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In this exercise, we'll take a business goal and translate it into a consumer action.
There may be many attributes of your brand, but you can’t be everything to everyone or you will lose focus and the consumer will lose focus too. Having a clear identity results in a strong position.
Let's do Exercise 1 of my book "Brand Positioning" right now. Get out your notebook (analog or digital) to jot down your ideas.
Think of all the pain points your consumer has for which your product is a solution. You might be able to think of one right away, but take the time to consider additional pain points. Once you've written down those pain points, add more detail.
For example, if you sell hair brushes, the consumer pain point may be volumizing their hair. What if we add more detail to this pain point. Some consumers need to volumize their hair, but a subset of those consumers also struggle with the typical round brush being way too big for travel--a big brush makes it hard to get everything into a carry-on. This may be a specific pain point that your brush solves. What else do your customers struggle with?
In the example, if you were to stop your brainstorm at "people need to brush their hair" or "need to volumize hair," you'd have broad pain points that aren't specific enough to result in a strong brand position. Your answers to this exercise determine your success for the next steps in identifying brand positioning that leads to business success.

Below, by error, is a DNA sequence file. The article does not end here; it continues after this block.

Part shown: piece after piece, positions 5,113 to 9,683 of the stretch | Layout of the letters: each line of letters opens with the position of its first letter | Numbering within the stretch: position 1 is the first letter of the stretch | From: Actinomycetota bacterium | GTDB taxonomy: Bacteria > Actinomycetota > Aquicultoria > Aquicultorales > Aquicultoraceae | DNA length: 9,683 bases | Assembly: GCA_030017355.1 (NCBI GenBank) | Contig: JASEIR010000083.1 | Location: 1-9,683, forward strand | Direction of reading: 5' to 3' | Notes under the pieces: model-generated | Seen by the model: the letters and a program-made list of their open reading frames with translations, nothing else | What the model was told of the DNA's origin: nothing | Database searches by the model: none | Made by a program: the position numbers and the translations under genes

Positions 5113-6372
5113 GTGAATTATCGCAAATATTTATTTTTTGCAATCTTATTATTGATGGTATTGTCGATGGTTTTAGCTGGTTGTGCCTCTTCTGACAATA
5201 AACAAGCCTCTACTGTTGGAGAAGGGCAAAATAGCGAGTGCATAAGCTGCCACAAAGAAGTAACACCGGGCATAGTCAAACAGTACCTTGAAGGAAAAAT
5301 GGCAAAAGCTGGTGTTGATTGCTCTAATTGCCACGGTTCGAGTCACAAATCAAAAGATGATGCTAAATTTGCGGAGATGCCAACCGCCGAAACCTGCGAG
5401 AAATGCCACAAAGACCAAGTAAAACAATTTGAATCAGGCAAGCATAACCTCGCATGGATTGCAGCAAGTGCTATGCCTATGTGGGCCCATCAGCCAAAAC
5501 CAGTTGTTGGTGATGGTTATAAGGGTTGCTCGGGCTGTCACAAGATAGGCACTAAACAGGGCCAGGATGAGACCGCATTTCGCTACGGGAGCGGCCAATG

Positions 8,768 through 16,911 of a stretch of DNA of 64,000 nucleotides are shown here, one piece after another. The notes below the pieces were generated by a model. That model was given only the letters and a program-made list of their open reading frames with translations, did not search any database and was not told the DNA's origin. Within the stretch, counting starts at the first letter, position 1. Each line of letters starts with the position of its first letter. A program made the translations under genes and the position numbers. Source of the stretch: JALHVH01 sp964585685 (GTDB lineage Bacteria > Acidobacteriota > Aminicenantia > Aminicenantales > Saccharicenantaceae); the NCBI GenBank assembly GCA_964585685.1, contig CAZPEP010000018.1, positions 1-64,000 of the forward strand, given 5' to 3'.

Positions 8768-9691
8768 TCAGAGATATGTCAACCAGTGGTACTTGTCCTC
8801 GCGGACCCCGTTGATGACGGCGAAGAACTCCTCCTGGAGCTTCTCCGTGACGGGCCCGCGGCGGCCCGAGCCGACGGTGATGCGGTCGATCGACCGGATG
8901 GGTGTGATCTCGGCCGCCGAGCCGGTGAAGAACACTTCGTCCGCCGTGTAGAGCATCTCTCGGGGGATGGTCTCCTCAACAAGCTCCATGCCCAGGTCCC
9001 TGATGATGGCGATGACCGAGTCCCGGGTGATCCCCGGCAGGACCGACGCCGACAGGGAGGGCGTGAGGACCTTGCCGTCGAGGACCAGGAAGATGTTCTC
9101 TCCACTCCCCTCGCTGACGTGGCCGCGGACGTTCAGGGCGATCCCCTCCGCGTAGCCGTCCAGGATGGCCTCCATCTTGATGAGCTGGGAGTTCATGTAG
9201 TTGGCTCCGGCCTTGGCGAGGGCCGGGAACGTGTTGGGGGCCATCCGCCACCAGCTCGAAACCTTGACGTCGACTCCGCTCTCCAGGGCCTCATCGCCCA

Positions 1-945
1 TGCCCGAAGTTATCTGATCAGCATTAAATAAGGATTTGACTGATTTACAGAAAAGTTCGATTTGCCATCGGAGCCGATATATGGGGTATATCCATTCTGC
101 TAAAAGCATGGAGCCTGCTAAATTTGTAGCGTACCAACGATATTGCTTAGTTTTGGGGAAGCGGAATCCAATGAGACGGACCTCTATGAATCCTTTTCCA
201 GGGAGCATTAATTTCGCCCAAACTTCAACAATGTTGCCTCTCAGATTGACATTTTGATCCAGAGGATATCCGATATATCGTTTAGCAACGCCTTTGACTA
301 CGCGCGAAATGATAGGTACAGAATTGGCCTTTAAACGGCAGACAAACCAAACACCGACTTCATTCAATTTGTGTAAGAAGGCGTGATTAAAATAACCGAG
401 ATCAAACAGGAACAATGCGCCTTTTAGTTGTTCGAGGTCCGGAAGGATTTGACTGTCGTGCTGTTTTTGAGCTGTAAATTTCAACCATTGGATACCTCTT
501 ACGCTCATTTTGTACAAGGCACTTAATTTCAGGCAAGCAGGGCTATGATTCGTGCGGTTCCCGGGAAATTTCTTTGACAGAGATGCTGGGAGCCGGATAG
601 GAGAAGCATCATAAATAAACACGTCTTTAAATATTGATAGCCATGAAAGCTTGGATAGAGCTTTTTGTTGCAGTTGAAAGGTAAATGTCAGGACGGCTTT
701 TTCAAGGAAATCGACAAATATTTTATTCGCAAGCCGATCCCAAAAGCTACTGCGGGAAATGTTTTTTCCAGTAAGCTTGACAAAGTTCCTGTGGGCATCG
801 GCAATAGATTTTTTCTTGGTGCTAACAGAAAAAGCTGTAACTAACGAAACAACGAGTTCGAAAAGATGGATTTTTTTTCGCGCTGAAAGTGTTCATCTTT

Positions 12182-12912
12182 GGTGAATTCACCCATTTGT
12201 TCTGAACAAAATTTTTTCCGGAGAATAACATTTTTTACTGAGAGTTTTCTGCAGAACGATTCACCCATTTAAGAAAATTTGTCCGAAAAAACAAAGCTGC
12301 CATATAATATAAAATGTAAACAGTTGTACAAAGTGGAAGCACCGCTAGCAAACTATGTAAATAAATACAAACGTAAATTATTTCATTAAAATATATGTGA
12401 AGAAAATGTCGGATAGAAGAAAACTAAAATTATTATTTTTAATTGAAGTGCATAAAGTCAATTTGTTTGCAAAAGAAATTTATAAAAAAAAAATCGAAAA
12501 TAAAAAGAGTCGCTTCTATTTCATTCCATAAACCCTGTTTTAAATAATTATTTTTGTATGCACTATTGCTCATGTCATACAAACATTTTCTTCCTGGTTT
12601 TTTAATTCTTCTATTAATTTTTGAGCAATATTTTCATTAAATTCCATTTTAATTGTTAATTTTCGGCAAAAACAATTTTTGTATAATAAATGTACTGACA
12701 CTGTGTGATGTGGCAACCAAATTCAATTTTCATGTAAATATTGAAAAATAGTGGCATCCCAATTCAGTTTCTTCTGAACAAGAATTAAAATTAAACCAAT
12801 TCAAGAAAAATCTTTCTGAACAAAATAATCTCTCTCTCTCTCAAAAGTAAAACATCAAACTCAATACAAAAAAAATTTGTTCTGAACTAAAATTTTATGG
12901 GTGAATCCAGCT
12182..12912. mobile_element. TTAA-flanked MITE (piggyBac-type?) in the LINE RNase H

Having trouble? Try listening
If you find that you're not very aware of consumers' pain points as they relate to your products, there are some ways to optimize your efforts with this exercise. One of the best ways to identify your consumers' pain points is to use social media listening. Don't just listen to your customers, who are already buying your product; listen to consumers outside of your circle who are talking about what they struggle with. These may be consumers who don't even know there is a solution out there.
Listen, ... keep listening. There are multiple roles for listening in social media marketing.
Social media was the most essential marketing tool for FIT FOOD, helping me build relationships with customers from the very beginning and later on with retail stores. For this reason, I chose to create a plan for my brand including new social media strategies to increase engagement from current followers.
A digital strategy blogger to follow is Sylvain Léauthier. In his recent post, "Communication digitale : d’une stratégie de présence à une stratégie de flux” (quotes in this article are translated from French), he illuminates a flaw in what he calls presence-based strategy by playing out a scenario...
Years ago during a vacation I bought some sheets of craft foam, and created foam representations of the logos of more than 50 social media networks. The project gave me a significant amount of time to think about each social network and hold its brand in my hands as I created it in tactile form. Today some of those networks are no longer available online, and some have changed drastically.